A school master who is willing to teach a day and night school four months from the first Monday in November next, may be heard of by applying to Col. Ellis Cook, Capt. Nathaniel Squier or Mr. Prudden Alling. (New Jersey Journal, 25 Sep 1782)15

Due to the hardness of the time and a lack of sufficient circulating money, a proposal is made for the formation of a company for the increase of sheep and cattle for wool and meat, for which New Jersey is well situated. . . .Subscriptions for shares are taken by . . . Col. Ellis Cook and Major Prudden Alling, N. Hanover. (New Jersey Journal, Elizabethtown, 21 Feb 1785)16

...a stage with four horses shall be drove, and the business of post done, from Mount Hope instead of Rockaway. He purposes to drive a very neat and elegant stage hung on steel springs, which will convey at least eight passengers and baggage. It will start at sunrise every Wednesday morning, stop at David Baker's tavern in Rockaway at six o'clock. . . (listing seveal more stops) thence to Colonel Cook's and stop at Colonel Cummings's. . . . (New York Gazetteer, 6 May 1785)17

At the close of the poll… last Saturday evening for members of the Legislature *c., the following gentlemen were declared duly elected… Morris County. Council—Col. Cook… (New Jersey Journal, Elizabethtown, 19 Oct 1791.18

Agreeable to a petition from inhabitants of Essex and Morris Counties, a bill will be presented to the Legislature to repeal so much of a law as affects the owners of lowlands and meadows along the Passaic River between the mill dam at Chatham and the bridge across said river near Col. Ellis Cook’s. (Wood’s Newark Gazette, Thursday, 13 Sep 1792)19

Yesterday being the day appointed in the constitution of this state for the annual meeting of the Legislature, a quorum of both houses met in this place and proceeded to business…. The following is a list of the gentlemen who are duly elected members of the legislature of this state at the present session…Morris: Council—Ellis Cook Esq…( New Jersey State Gazette, Trenton, Wednesday, 24 Oct 1792)20

In an Act for organizing and training the militia of this State, passed November 30, 1792, the following persons were appointed commissioners to organize the remainder of the militia in the various counties:… Ellis Cook Esq. For Morris (The Guardian; or New Brunswick Advertiser, Wednesday, 12 Dec 1792)21

Ellis Cook and Thomas T. Eckley, administrators, will sell at public vendue on October 1st at the house of Thomas Eckley, deceased at Hanover, Morris County, about 100 acres of very good land, in one lot or in parcels, as well as cattle, sheep, horses, hogs, household furniture, farm utensils, a large quantity of bottled English cyder upwards of 30 years old, and a quantity of other items. (Wood’s Newark Gazette, Wednesday, 25 Sep 1793)22

Ellis Cook and Thomas T. Eckley will sell at public vendue on 11th July next at the house of the latter in Hanover, Morris County, a lot of 100 acres which will be sold altogether or in small lots. (Wood’s Newark Gazette, Wednesday, 25 Jun 1794)23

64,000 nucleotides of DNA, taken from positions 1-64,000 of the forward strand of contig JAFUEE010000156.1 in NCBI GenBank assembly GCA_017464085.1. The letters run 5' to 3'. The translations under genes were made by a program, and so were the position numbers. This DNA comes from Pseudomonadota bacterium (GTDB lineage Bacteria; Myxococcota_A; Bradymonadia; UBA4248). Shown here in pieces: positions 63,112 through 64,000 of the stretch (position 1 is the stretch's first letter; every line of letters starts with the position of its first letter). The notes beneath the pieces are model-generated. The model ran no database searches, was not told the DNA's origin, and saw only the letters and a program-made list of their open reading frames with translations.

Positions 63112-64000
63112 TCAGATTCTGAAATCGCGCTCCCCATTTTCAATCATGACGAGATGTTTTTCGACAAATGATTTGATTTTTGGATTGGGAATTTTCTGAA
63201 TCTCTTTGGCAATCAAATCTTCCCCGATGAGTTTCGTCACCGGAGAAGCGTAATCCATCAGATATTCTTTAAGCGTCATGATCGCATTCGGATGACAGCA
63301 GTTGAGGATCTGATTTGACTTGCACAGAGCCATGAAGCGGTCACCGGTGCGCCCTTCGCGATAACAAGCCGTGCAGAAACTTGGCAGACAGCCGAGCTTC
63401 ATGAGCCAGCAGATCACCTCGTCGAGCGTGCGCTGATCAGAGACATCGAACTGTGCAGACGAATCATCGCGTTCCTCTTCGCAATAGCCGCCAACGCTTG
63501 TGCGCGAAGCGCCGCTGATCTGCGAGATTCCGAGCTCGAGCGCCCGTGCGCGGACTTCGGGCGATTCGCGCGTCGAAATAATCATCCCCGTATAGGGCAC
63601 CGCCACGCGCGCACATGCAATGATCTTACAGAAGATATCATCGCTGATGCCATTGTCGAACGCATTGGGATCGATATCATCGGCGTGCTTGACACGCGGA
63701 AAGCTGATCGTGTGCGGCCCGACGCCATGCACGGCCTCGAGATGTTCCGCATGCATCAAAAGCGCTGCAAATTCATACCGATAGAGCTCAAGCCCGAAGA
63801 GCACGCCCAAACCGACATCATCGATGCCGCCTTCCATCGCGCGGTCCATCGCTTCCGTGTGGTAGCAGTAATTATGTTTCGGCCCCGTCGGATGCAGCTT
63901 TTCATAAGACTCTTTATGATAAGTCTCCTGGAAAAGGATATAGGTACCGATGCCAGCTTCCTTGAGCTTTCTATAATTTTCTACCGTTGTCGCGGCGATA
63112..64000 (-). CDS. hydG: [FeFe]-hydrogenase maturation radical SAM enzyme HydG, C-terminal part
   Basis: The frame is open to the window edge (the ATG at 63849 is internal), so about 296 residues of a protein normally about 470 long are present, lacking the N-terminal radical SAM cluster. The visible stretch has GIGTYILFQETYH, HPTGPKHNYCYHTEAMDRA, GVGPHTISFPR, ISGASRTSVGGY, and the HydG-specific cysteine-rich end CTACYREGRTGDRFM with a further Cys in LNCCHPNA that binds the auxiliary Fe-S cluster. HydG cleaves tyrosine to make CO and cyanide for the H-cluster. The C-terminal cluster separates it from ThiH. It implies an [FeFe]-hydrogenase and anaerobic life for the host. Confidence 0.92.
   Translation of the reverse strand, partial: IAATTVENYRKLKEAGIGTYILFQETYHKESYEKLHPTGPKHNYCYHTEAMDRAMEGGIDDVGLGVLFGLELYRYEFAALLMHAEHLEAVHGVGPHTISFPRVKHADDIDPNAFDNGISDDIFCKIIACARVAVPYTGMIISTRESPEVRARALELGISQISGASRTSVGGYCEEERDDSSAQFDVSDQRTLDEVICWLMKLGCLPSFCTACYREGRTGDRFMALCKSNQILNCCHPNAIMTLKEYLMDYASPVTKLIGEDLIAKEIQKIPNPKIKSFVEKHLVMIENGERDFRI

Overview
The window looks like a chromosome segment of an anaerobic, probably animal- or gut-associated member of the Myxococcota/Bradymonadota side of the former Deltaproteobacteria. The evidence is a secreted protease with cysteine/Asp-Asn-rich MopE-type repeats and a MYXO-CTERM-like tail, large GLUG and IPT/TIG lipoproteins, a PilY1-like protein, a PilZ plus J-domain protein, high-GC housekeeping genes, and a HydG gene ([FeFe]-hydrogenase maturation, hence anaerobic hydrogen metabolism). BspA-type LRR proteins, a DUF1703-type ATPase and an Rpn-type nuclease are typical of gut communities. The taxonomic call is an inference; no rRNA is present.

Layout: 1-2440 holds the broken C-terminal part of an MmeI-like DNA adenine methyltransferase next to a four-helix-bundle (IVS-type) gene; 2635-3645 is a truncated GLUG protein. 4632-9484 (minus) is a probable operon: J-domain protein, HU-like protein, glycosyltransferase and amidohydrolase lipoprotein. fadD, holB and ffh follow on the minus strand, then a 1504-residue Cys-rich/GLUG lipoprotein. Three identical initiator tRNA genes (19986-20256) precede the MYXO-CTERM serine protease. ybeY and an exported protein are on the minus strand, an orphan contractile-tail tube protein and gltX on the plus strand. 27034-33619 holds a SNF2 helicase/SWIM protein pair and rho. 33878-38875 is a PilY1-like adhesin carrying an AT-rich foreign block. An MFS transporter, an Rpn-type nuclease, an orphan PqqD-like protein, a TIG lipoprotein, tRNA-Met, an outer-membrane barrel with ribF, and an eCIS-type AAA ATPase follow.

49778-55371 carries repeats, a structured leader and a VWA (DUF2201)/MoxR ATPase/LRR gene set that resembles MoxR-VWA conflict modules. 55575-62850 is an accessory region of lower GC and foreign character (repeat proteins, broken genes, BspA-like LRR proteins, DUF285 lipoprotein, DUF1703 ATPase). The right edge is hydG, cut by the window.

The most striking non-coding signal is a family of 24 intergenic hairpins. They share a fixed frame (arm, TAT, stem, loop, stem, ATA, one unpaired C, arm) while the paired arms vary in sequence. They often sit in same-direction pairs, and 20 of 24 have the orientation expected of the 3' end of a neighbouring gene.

To Be Sold at Private Sale, a pleasant well situated farm of 328 acres lying in Hanover, Morris County, about one mile from Mr. White’s meeting house on the road to Bottle Hill. There is on the premises a large dwelling house, large barn, cyder house and mill, granary, out-houses, &c. Likewise a good orchard with about 300 apple trees together with a collection of Prince’s best fruit such as peaches, pears, cherries, &c. For terms, apply to Thomas T. Eckley on the premises, or Col. Ellis Cook near the same. Hanover, December 1, 1794 (New Jersey Journal, Elizabethtown, 10 Dec 1794.24 Also in Wood’s Newark Gazette, Wednesday, 10 Dec 1794)25

On Monday the 9th inst. An election for a member of the Legislature to replace Aaron Kitchell Esq. commenced in Morrristown. The votes were: Col. Ellis Cook, 1373; and Dr. William Canfield Jr., 1003. (Wood’s Newark Gazette, Wednesday, 18 Feb 1795)26


His gravestone in the Hanover graveyard reads (or at least used to read):
In memory of Ellis Cook Esq'r who departed this life April 7th 1797 in the 66th Year of his Age.

The damaged and time-worn stone still stands, but a grass-level marker has been placed nearby. Although the date is correct on the new marker, Ellis is misrepresented as being a "Pvt New Jersey Continental Line" as well as a Colonel in the Morris County Militia and this is a conflated view of two different Ellis Cooks.

Colonel Ellis Cook left a will dated 6 April 1797, and proved 25 April 1797:
In the Name of God, Amen. I Ellis Cook, of the township of Hanover, County of Morris & State of New Jersey, being in perfect mind and memory, but weak and infirm in body, and calling to mind that is appointed for all men once to die, do ordain and make this my last Will and Testament, that is to say: Principally & first of all I give and recommend my soul into the hands of God who gave it, and as to my body I recommend it unto the earth to be buried in a decent and christian like manner, at the discretion of my Executors hereafter named; and as touching such worldly Estate as it has pleased God to bless me with in this life, I give devise & dispose of the same in the following manner and form:

Imprimis, this is my will and and I do order in the first place that all my just debts and funeral charges be paid and fully satisfied by my Executors out of my moveable Estate, and if that should not be sufficient, the remainder to be paid out of my lands in such manner as said Executors shall think most proper & just.

Item, I give and bequeath unto my son Jabez that tract of land opposite my dwelling house, bounded by lands of Matthew Kitchel & Samuel Merry, Passaick river & the main road, excepting the meadow; also that tract of woodland in Essex County joining Aaron Beach, Isaac Winans, John Warren & others, all of which I give to him his heirs and asigns forever.

Item. I give and bequeath to my three other sons Zebulon, James, Ambrose, & their heirs and assigns forever, all the remainder of my real Estate in the Counties of Morris & Essex, to be equally divided between them in quantity and quality.

Item, I give to my three daughters Margaret Kitchel, Matilda Plumb & Rulatte Gregory, the sum of thirty pounds each, to be paid to them by my Executors in the same manner as my debts are ordered to be paid.